Re: [PHP-DEV] Suhosin patch disabled by default in Debian php5 builds
- To: Pierre Joye <email@example.com>
- Cc: Stefan Esser <firstname.lastname@example.org>, Ondřej Surý <email@example.com>, 657698 <firstname.lastname@example.org>, Christoph Anton Mitterer <email@example.com>, Douglas Calvert <firstname.lastname@example.org>, Jesse Molina <email@example.com>, Carlos Alberto Lopez Perez <firstname.lastname@example.org>, PHP internals <email@example.com>, Debian Developers <firstname.lastname@example.org>, Debian PHP Maintainers <email@example.com>
- Subject: Re: [PHP-DEV] Suhosin patch disabled by default in Debian php5 builds
- From: jpauli <firstname.lastname@example.org>
- Date: Thu, 2 Feb 2012 17:06:48 +0100
- Message-id: <CAMUwpuTukEj+QCiKhAKTcCLqLXmxUkrkZidjHnU9jOfcgeNFog@mail.gmail.com>
- In-reply-to: <CAEZPtU4oqvSmjU=3Oh3iuRtw5MZLaGTPLWFu-KTtq_ScKsu4Vw@mail.gmail.com>
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On Thu, Feb 2, 2012 at 4:49 PM, Pierre Joye <email@example.com>
Let me disagree with your way of doing things without telling me that
On Thu, Feb 2, 2012 at 3:14 PM, Stefan Esser <firstname.lastname@example.org
> Hello Pierre,
>> About the current flaw affecting 5.3/4, PHP and suhosin had bugs, and
>> will have bugs. This is not really hot news. That does not affect this
> I know that for many years you have not understood the idea behind Suhosin, the concept of exploit mitigations.
I do not understand what you do. It is two different concepts. I also
perfectly understand the goals of Suhosin, the technical as well as
the non technical ones. The anonymity of a project is not always
Indeed, so it is for Suhosin as well.
> The only reason why Suhosin exists is because there will ALWAYS be bugs.
For one, some were not not ported but features were implemented, with
> BTW: You should really really look into the history of PHP security and check for each of the last 8 years how many features were in Suhosin and later merged into PHP because of some nasty security problem.
> You will see that at least 2 features of Suhosin per year were merged into PHP.
the support of their original authors. They are not related to
Suhosin, like the Blowfish support, which I ported to php with the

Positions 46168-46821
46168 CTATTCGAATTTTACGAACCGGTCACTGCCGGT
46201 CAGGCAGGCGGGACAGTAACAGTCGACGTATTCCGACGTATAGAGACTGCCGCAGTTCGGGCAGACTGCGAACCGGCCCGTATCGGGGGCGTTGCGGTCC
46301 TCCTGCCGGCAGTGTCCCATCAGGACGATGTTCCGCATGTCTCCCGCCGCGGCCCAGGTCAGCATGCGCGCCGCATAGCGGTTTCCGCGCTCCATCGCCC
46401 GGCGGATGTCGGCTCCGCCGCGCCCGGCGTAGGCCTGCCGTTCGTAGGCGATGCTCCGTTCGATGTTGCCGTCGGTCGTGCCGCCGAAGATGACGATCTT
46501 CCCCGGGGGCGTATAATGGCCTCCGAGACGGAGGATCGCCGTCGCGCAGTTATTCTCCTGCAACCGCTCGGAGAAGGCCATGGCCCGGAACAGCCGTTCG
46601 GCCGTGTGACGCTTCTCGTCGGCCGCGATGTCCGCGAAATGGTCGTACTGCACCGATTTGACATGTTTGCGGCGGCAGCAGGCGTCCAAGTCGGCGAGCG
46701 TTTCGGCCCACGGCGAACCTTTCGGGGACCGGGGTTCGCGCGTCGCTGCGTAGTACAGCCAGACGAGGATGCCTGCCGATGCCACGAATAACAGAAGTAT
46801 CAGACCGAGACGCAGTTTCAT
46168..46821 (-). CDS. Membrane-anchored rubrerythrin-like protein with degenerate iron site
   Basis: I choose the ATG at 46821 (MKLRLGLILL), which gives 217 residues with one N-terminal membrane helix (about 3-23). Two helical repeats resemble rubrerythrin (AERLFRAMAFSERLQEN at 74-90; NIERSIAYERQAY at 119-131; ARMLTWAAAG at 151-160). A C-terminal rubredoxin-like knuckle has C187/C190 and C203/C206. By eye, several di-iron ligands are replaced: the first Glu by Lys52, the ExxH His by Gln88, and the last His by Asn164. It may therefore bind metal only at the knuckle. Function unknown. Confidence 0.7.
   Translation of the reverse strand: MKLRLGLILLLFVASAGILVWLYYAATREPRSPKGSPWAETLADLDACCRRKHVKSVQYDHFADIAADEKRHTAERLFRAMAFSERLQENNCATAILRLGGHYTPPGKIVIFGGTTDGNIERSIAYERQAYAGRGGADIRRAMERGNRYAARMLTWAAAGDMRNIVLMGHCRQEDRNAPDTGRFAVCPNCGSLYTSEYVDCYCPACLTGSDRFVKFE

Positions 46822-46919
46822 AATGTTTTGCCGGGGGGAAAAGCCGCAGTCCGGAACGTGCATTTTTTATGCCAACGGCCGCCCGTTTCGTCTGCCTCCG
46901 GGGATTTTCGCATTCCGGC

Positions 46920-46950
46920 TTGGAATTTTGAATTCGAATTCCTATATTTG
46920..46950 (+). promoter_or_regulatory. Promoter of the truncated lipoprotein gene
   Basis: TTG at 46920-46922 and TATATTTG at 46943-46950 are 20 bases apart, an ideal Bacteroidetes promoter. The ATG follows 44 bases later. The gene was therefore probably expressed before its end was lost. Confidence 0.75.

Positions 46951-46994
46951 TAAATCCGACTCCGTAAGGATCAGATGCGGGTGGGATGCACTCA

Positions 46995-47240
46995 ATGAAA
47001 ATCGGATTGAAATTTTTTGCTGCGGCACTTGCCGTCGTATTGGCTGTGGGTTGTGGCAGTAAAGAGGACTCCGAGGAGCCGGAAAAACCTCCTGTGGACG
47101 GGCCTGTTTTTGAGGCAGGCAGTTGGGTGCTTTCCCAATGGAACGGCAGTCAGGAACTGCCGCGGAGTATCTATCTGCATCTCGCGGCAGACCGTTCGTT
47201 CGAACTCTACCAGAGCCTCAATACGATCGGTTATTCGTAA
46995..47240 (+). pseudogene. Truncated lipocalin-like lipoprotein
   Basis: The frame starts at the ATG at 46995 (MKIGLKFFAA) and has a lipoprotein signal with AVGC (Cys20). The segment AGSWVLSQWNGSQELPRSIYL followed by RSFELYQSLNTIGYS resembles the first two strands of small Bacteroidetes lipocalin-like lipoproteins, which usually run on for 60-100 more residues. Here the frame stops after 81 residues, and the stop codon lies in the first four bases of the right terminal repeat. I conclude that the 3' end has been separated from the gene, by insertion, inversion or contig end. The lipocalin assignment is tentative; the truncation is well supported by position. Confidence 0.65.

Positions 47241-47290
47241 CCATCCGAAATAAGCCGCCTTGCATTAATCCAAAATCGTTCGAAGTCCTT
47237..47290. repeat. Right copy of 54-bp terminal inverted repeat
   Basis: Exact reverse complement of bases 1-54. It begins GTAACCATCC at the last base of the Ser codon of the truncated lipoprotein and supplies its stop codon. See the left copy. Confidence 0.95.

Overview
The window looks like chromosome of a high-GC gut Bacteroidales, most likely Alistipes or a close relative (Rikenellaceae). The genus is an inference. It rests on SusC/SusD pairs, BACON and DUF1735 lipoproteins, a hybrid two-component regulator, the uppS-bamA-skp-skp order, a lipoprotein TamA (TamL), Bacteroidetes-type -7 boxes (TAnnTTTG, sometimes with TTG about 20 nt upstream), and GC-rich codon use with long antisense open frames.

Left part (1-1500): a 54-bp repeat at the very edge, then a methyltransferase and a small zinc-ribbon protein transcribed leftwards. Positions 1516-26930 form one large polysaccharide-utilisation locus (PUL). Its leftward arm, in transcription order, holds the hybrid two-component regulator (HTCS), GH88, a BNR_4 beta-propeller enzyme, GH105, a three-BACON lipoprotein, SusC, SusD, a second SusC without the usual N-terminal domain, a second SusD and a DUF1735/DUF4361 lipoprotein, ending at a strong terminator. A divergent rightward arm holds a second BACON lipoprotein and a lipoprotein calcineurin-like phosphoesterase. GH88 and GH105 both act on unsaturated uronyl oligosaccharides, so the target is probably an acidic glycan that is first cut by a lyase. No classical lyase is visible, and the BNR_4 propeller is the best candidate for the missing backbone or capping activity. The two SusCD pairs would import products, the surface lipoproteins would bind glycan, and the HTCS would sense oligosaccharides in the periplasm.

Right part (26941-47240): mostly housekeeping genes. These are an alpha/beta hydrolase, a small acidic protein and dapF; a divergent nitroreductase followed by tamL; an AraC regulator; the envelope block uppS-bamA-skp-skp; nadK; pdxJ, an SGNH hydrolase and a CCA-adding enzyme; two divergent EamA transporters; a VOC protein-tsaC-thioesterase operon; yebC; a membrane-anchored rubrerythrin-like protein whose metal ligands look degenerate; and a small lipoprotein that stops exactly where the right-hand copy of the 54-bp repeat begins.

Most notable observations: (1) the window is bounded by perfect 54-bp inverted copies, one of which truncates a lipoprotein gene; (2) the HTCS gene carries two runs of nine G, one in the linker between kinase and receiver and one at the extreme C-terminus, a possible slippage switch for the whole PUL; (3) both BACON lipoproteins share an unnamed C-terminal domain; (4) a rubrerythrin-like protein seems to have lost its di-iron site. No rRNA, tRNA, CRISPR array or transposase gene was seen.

help of Solar Designer. Suhosin uses the same implementation.
I would be the happiest man on Earth if PHP would have hundred active
> And there are many many good reasons, why Suhosin must be external to PHP.
> The most obvious one is that the code is clearly separated, so that not someone of the hundred PHP commiters accidently breaks a safe guard.
PHP contributors. As a matter of fact, we have like 3-4 active weekly,
less than 10 yearly and maybe around 15 for the 'let commit something'
While we discuss about the reasons why I do not think Suhosin is not
the right way, let start from the beginning.
I understand why you left the security team and the php project years
ago. Back then I was not on the security team, so I won't comment this
period (and I would have partially agreed with you). However, I am
part of this team since some years now and I (along with other) have
been pushing drastic changes in the way we work, for releases or
security issues in particular. You are ignoring these changes and
For example the Release RFC (https://wiki.php.net/rfc/releaseprocess):
. does not allow new features after x.y.0 final
. enforce quick release when a flaw is discovered
much easier to do as no noise commits will be present
. many other good things
Only the two first points will drastically increase the quality and
safety of our releases. The reason is that the amount of unnecessary
commits will be null, or almost null. That kills the argument about
'hundred of commit(ers) breaking PHP'. It also helps to get fixes out
sooner rather than later.
Many features are making their way to PHP as well, on a case by case
basis. We have changed and we are on the right track since quite some
time already. If you have features that you consider that it must be
in the core, then let discuss it, on this list. But so far I failed to
see other features in Suhosin that we need to implement without having
more cons than pros.
I am also convinced that these new policies will also allow
distributions to update to the latest release of a given branches
instead of having to backport fixes to their tree. And that alone is a
huge step forward.
In fact, I agree that it'd be a good idea to discuss more widely PHP Security , why not through specific RFCs, with POCs of each ideas/concepts , so that people could comment on them, and approve/decline the concepts/patches :)